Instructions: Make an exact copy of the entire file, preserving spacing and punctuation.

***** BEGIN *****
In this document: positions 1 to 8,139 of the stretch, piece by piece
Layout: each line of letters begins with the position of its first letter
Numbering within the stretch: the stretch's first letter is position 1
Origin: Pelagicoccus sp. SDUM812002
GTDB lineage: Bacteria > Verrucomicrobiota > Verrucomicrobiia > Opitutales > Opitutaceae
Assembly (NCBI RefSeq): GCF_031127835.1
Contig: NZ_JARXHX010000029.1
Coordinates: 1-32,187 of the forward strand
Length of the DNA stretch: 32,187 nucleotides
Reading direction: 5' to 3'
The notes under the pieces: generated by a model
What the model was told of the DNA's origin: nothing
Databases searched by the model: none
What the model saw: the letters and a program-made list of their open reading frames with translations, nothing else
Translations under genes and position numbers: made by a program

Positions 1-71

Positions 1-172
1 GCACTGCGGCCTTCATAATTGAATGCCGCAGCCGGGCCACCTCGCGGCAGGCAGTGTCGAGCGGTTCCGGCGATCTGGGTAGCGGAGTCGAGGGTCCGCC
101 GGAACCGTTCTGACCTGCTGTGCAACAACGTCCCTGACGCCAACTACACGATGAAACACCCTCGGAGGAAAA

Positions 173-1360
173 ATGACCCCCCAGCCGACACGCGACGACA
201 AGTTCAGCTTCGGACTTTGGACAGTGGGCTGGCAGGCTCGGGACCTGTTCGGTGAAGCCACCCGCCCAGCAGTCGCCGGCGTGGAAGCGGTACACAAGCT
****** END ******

In this document: positions 1 to 8,139 of the stretch, piece by piece
Layout: each line of letters begins with the position of its first letter
Numbering within the stretch: the stretch's first letter is position 1
Origin: Pelagicoccus sp. SDUM812002
GTDB lineage: Bacteria > Verrucomicrobiota > Verrucomicrobiia > Opitutales > Opitutaceae
Assembly (NCBI RefSeq): GCF_031127835.1
Contig: NZ_JARXHX010000029.1
Coordinates: 1-32,187 of the forward strand
Length of the DNA stretch: 32,187 nucleotides
Reading direction: 5' to 3'
The notes under the pieces: generated by a model
What the model was told of the DNA's origin: nothing
Databases searched by the model: none
What the model saw: the letters and a program-made list of their open reading frames with translations, nothing else
Translations under genes and position numbers: made by a program

Positions 1-71

Positions 1-172
1 GCACTGCGGCCTTCATAATTGAATGCCGCAGCCGGGCCACCTCGCGGCAGGCAGTGTCGAGCGGTTCCGGCGATCTGGGTAGCGGAGTCGAGGGTCCGCC
101 GGAACCGTTCTGACCTGCTGTGCAACAACGTCCCTGACGCCAACTACACGATGAAACACCCTCGGAGGAAAA

Positions 173-1360
173 ATGACCCCCCAGCCGACACGCGACGACA
201 AGTTCAGCTTCGGACTTTGGACAGTGGGCTGGCAGGCTCGGGACCTGTTCGGTGAAGCCACCCGCCCAGCAGTCGCCGGCGTGGAAGCGGTACACAAGCT